There are numerous laws relating to children and young people in the UK. The most influential of these is the Children Act (2004). It identifies five outcomes for children; be healthy, stay safe, enjoy and achieve, make a positive contribution, achieve economic well-being.
I have to follow welfare requirements according to my registration. Legislation is the laws, rules and regulations passed by Acts of Parliament. The following four pieces of legislation are important for home-based childcarers and are outlined below.
Childrens Act (1989, 2004)
This legislation was the first acknowledgment in UK law of children’s rights, encapsulated by the phrase: ‘the needs of the child are paramount’.
The Children Act 2004 (the Act) provides the legislative spine on which the reform of children’s services is based. It aims to improve and integrate children’s services, promote early intervention, provide strong leadership and bring together different professionals in multi-disciplinary teams in order achieve positive outcomes for children and young people and their families. Local authorities are given a lead role in securing the co-operation of partners in setting up children’s trust arrangements and the Act allows some flexibility in how these are structured and organised.
The Act aims to improve effective local working to safeguard and promote children’s wellbeing. The Act takes a child-centred approach and includes universal as well as targeted and specialist services. Part of the aim of integration of services, plans and information is to enable young people’s needs to be identified early to allow timely and appropriate intervention before needs become more acute. The success of local implementation will be assessed by the achievement of the Every Child Matters outcomes for children and young people:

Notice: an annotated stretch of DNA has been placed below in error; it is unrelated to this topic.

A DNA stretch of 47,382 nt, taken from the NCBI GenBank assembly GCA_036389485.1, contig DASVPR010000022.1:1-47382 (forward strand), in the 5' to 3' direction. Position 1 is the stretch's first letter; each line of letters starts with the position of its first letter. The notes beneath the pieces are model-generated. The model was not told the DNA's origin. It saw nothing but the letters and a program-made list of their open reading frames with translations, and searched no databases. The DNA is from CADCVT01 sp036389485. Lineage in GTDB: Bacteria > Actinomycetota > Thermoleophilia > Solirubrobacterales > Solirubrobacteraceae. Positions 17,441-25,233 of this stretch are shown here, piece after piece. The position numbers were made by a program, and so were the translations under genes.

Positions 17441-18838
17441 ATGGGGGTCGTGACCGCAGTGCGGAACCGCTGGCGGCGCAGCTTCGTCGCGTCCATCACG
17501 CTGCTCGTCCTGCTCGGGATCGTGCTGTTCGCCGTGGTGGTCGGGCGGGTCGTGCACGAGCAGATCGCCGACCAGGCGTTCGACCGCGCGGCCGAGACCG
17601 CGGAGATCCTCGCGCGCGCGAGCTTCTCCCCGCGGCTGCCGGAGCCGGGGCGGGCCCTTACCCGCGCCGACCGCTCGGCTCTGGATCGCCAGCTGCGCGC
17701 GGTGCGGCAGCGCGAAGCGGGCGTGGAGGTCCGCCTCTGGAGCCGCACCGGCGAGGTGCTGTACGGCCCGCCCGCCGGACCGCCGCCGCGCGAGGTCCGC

• be healthy;
• stay safe;
• enjoy and achieve;
• make a positive contribution; and
• achieve economic well-being.
Equalities Act (2010)
This is the Government’s law to make sure all people are treated fairly and equally.
The Equality Act 2010 makes your rights not to be discriminated against stronger. Discrimination means treating someone worse than other people because of who they are.
The groups of people who have the right not be discriminated against have also been extended. People who belong to these groups have what are called protected characteristics.
It doesn't matter whether any of these characteristics apply to you, or the people in your life. If you are treated worse because someone thinks you belong to a group of people with protected characteristics, this is discrimination.
The Act also protects you if people in your life, such as family members, friends or co-workers have a protected characteristic and you are treated less favourably because of that. For example, you are discriminated against because your son is gay.
The characteristics that are protected by the Equality Act 2010 are:
• gender identity and gender reassignment
• marriage or civil partnership (in employment only)
• pregnancy and maternity
• religion or belief
• sexual orientation.
If you have one or more of these protected characteristics, it is also now against the law to treat you the same as everyone else if this treatment will put you at a disadvantage.
The Equality Act 2010 covers you at work and when you use services, such as shops, hotels or gyms, hospitals or other free services.
Data Protection Act (1998)
This legislation prevents confidential and personal information being passed on without a person’s consent; in the case of children the consent must be given by the parents.
The Data Protection Act controls how your personal information is used by